I’d be a happier pea picker if it wasn’t that the Araneus diadematus are beginning to hang themselves up in the pea plants like evil blackberries. (Before anyone tells me not to be wussy about harmless little invertebrates, these brutes have fangs, and they can and do BITE.) And because gardens always have to rub it in about Eden, there is a distinct smell of fish wafting about, which must mean a corpse concealed in the undergrowth. I am quite keen not to tread in it.
Meantime: I’ve been eating peas nearly every day for a fortnight or three weeks; anyone want to bet I can’t eat these by tomorrow night?
Ordered TWO batches of knitting yarn before breakfast. Extravagance, and it’s once more becoming a challenge to ram home the cupboard doors on the stash.
Found some ground rice with a use by of 2013. Not auditing kitchen stores – another black mark. But as I wanted to cook shortbread, I merely inspected it for crawlers trying to make an exit, then tipped it in.
Dallying with audiobooks has left a few gaps for the written word.
As always, fond of factual books.
The make-do-and-mend and terrifying precariousness of the early SBS exploits is of course gripping stuff, though the later missions are still under security and social wraps to some extent. I’m guessing that the unvarnished details which may emerge in the future might be nearly as remarkable.
Steve Jones’ book carries many fairly gloomy ecological messages, but also a faith in the adaptability of organisms which may be summed up in his own words as ‘grim optimism’. Along the way, he adduces a number of attention-getting statements, of which my favourite is probably that human sperm are attracted to the scent of lily of the valley (p 146). What I want to know is, why did it occur to some bright spark to test this proposition?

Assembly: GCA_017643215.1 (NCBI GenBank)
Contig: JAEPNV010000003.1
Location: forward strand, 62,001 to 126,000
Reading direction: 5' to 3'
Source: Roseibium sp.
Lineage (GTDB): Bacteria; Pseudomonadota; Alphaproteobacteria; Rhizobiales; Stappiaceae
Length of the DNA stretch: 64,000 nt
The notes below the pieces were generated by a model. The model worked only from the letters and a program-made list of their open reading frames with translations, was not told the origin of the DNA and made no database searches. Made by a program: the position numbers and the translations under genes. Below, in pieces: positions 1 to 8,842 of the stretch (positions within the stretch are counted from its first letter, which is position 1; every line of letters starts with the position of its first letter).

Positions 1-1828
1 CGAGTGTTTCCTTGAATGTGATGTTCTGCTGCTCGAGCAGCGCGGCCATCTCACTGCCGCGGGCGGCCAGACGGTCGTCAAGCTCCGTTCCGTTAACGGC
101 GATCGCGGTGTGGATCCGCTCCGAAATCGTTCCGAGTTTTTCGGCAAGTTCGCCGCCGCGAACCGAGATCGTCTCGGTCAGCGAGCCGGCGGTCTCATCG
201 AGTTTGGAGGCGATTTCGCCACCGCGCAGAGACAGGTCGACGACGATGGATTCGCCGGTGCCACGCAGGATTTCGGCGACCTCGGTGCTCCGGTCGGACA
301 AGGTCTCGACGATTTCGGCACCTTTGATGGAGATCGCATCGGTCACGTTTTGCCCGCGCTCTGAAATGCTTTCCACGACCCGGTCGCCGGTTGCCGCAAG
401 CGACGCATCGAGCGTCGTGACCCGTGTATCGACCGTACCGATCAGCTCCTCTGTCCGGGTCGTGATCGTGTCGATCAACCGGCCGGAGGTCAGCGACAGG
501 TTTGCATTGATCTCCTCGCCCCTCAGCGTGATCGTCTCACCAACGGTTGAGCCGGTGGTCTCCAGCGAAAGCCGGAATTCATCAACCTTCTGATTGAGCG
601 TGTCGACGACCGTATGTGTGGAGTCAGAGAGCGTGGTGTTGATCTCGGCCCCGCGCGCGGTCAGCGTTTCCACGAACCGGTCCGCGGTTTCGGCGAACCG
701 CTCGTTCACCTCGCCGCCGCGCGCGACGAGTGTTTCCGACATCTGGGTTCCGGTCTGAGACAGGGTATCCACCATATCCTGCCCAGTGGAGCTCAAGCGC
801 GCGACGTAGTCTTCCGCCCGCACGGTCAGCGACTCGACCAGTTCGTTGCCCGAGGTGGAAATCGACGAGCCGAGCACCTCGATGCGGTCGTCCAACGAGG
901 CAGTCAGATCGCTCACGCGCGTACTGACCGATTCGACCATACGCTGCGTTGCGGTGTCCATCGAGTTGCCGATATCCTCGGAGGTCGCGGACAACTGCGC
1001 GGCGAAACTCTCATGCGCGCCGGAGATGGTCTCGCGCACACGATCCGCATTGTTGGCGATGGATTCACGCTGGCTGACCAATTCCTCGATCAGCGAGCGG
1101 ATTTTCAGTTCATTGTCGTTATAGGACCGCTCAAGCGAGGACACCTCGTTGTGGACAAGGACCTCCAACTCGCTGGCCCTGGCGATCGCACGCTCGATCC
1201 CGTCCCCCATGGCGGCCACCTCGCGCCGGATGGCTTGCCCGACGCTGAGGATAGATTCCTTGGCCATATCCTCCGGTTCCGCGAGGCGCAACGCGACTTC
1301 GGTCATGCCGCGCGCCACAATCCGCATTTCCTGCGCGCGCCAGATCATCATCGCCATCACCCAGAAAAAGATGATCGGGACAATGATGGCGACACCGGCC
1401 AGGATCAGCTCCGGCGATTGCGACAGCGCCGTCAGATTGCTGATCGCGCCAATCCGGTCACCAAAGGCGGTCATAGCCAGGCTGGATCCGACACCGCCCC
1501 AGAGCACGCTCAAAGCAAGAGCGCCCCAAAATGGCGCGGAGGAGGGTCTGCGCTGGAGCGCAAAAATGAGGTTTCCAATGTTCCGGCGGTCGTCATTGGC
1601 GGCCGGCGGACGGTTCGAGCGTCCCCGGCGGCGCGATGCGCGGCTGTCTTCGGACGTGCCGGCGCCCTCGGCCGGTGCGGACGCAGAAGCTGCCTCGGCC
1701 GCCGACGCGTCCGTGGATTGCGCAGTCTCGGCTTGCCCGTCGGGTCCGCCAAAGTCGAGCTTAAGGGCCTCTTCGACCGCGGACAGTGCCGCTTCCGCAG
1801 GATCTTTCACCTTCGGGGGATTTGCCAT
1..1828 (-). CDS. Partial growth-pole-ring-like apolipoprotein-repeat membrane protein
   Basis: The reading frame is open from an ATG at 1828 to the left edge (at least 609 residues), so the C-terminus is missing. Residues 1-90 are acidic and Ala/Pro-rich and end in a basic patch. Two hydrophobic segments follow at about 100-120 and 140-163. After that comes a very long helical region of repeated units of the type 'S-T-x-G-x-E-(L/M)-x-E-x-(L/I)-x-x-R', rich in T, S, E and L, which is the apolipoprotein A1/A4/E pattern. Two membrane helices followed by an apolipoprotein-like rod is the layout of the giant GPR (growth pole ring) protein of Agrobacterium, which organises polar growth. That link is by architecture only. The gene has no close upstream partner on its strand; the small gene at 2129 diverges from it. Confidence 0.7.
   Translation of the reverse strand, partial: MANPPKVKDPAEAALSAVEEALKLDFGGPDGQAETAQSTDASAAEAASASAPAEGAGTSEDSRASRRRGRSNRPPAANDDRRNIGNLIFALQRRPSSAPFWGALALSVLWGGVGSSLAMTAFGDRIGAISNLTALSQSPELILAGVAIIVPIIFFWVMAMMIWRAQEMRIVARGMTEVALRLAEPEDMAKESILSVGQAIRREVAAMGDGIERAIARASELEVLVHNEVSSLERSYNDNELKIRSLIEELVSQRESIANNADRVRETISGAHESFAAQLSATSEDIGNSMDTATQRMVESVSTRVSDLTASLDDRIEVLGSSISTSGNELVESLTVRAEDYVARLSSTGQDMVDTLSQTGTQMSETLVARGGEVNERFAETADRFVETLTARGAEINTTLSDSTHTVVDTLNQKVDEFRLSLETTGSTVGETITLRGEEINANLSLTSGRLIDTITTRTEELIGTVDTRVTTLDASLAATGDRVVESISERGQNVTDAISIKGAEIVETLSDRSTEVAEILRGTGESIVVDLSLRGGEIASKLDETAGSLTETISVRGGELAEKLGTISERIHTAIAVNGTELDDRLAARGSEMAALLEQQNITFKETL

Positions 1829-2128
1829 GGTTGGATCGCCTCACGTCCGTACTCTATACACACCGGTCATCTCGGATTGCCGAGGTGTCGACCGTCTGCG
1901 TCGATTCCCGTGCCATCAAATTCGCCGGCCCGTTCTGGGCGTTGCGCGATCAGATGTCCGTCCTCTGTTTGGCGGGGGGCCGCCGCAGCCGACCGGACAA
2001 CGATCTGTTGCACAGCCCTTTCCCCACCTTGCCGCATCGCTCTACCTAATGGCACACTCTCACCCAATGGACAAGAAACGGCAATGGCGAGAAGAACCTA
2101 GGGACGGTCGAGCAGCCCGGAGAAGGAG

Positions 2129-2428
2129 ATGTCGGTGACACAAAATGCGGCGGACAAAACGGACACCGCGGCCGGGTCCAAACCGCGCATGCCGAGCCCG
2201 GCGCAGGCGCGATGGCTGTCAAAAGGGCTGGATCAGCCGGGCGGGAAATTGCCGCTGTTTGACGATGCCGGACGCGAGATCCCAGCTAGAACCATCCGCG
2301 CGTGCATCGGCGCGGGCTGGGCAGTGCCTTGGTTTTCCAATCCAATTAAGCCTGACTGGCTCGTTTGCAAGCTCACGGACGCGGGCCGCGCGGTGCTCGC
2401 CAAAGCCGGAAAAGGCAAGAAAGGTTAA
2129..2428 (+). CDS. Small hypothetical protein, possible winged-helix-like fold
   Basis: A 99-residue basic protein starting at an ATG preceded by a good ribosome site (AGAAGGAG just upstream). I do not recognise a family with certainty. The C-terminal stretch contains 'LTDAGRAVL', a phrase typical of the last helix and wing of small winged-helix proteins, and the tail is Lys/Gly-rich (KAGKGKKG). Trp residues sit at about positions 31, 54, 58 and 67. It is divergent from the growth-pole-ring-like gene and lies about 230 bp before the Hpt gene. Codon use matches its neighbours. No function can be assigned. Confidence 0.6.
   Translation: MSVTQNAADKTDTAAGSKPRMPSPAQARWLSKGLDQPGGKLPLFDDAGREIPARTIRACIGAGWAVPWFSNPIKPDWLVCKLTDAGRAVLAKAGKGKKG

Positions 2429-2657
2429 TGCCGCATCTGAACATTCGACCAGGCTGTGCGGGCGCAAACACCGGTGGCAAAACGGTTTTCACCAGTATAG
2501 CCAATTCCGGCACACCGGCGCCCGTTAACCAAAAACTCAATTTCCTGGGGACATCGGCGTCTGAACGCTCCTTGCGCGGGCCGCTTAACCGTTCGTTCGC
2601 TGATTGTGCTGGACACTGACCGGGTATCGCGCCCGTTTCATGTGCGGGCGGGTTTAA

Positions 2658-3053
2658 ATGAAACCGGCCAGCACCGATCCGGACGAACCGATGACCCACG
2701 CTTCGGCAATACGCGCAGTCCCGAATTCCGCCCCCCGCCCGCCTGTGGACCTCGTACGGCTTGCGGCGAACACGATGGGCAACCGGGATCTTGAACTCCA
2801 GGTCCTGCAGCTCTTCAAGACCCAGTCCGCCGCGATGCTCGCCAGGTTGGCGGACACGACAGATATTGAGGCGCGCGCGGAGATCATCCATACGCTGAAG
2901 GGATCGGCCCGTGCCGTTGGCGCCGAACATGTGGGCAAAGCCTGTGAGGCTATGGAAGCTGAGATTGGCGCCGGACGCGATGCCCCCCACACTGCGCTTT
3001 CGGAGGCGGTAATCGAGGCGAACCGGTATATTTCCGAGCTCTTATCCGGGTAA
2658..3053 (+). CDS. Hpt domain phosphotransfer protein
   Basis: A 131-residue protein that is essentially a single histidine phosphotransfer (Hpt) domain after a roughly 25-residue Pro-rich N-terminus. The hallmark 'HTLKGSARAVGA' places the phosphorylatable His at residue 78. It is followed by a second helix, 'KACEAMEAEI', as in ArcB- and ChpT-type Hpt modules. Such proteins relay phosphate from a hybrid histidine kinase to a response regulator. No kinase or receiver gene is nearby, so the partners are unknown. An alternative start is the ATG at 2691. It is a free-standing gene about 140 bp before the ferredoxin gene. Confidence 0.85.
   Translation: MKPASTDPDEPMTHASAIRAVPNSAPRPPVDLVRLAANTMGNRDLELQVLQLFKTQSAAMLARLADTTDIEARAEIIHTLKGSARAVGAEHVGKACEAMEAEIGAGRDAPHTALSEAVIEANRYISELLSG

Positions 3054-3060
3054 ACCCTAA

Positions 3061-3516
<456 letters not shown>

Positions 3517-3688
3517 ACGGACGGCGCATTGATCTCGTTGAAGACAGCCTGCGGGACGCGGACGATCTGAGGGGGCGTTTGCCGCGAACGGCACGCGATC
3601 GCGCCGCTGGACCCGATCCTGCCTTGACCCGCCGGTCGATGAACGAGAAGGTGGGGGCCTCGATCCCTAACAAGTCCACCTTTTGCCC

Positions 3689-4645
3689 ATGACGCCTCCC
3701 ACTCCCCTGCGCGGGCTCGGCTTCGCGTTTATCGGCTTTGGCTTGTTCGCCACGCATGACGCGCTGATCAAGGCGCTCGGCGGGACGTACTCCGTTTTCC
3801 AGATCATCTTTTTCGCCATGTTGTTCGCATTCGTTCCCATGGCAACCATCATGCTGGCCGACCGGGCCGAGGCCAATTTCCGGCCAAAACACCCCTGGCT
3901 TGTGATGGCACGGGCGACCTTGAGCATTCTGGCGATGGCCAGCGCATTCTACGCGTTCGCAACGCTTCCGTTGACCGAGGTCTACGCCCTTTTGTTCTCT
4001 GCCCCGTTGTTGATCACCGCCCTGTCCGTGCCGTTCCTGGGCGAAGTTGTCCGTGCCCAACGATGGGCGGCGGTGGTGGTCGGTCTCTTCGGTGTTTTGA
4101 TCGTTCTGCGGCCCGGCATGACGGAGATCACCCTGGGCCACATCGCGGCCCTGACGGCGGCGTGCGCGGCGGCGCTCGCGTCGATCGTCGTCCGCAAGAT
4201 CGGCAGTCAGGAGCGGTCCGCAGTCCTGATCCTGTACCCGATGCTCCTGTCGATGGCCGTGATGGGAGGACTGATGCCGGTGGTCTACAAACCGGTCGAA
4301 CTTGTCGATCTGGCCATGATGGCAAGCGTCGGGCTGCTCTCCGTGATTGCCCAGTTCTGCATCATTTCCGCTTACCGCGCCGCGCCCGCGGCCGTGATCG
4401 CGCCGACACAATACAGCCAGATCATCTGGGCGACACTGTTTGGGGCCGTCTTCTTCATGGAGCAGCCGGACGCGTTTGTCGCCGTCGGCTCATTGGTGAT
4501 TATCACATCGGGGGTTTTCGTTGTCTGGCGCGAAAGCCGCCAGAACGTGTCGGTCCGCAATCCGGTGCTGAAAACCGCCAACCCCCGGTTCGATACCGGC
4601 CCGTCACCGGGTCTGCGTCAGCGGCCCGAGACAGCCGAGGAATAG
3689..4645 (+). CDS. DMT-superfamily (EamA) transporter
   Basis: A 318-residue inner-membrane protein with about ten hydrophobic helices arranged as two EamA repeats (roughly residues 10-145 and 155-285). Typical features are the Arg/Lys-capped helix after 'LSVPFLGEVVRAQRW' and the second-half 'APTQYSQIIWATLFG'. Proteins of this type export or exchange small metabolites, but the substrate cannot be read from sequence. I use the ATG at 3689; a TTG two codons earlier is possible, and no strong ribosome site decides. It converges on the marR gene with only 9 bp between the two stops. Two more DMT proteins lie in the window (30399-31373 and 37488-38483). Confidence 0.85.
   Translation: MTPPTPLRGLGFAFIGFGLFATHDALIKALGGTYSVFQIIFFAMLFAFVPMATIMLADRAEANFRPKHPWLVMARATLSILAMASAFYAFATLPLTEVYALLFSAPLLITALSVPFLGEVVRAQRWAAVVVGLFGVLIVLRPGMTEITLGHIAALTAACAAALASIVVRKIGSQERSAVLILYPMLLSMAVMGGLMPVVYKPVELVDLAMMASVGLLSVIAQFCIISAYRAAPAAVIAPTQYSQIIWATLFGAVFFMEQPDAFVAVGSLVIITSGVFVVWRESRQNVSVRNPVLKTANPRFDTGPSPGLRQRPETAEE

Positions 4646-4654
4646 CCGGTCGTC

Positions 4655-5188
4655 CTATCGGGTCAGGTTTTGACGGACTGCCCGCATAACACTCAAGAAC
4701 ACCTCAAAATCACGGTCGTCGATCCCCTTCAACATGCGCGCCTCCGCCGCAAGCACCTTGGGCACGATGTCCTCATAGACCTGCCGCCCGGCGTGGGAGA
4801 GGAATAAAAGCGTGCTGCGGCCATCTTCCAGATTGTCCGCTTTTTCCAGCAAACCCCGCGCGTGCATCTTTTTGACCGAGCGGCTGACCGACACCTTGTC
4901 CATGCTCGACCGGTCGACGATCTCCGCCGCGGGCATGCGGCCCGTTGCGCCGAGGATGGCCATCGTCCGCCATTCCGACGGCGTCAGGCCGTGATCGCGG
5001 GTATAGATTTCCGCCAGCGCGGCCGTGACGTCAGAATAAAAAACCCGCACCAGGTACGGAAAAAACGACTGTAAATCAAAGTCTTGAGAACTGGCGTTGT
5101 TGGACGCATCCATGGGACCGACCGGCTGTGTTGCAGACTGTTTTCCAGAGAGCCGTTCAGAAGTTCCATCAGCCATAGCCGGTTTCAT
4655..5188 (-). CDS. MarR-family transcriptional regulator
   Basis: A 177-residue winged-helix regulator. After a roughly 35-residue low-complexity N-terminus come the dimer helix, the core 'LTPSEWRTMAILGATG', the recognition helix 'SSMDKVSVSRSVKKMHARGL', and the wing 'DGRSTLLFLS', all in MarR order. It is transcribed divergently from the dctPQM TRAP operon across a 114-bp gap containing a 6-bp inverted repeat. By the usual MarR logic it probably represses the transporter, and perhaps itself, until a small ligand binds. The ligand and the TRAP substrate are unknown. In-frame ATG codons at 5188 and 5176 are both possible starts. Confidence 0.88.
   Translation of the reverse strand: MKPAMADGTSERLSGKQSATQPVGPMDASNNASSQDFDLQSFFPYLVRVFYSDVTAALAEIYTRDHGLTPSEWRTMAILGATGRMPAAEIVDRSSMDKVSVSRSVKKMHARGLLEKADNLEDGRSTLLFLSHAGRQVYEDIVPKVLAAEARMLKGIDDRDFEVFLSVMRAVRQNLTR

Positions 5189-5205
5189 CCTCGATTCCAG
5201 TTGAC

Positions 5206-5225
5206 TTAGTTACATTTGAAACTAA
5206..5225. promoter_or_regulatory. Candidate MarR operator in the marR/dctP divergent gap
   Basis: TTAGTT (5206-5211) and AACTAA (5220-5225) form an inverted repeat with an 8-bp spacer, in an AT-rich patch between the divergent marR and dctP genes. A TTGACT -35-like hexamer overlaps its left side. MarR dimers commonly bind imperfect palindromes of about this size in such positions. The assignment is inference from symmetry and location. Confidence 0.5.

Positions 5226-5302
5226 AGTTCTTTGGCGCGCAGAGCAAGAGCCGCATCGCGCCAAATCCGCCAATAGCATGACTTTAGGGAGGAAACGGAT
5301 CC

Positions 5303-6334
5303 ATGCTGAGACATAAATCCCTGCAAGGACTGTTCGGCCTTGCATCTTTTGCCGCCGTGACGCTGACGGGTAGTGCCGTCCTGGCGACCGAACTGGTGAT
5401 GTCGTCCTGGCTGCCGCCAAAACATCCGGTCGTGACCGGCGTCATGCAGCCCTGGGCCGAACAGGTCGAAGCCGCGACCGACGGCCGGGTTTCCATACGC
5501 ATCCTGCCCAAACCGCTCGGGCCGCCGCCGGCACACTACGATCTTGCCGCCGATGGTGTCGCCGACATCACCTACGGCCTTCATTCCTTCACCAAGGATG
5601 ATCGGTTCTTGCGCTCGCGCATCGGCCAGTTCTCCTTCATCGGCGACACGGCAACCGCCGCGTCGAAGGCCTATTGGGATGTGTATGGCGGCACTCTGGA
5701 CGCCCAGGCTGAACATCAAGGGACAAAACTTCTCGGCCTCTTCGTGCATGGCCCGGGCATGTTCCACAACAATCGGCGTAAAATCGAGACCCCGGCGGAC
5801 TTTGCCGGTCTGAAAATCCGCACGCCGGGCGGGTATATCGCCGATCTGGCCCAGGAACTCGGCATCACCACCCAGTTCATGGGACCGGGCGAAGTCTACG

Visiting a second-hand bookshop is always risky. I managed to confine my purchases to three:
It was interesting to re-read the title story of Consider her ways with an adult and post-feminist-movement eye, and see the mysogyny which Wyndham would barely have been aware of in himself. Salutary! I enjoyed some of Trader to the stars, especially the conceits of Hiding place, though the admittedly cartoon figure of Nicholas van Rijn presents other gender-related difficulties and is pretty irritating in any case. Pohl’s anthology at least represents women SF writers of the period, and a good variety of classic story types.
And then there is the family saga, which lightened my burdens as an undergraduate and cheers me up still:
… the ludicrously dramatic but true story of the Hauteville clan, petty knights from Normandy who made it from hired mercenaries to royalty in two generations. Robert Guiscard, in particular, is an unforgettable character, an extraordinary combination of guts, cynical realpolitik and joie de vivre. I’ve just re-read the first volume, The Normans in the south, and will save my re-reading of the second part, The kingdom in the sun, for another time.
These are some of Norwich’s earliest books, and have a rollicking zest in the language which makes things and characters memorable: the ‘glutinously emasculate statue of the Archangel’ of Monte Sant’Angelo; the unreliable historian Radulph Glaber with ‘a fair claim to have been expelled from more monasteries than any other littérateur of the eleventh century’; Empedocles’ ‘long and tedious apprenticeship as a shrub’; Sichelgaita, ‘the closest approximation history has ever dared to produce of a Valkyrie’; and Abbot Desiderius, who ‘felt safe from his enemies; but God … refused to protect him from his friends’.
The last few chapters were helped along by some little herby stars, a surprisingly successful experiment except that the lovely big salt crystals tended to fall off between the plate and the mouth.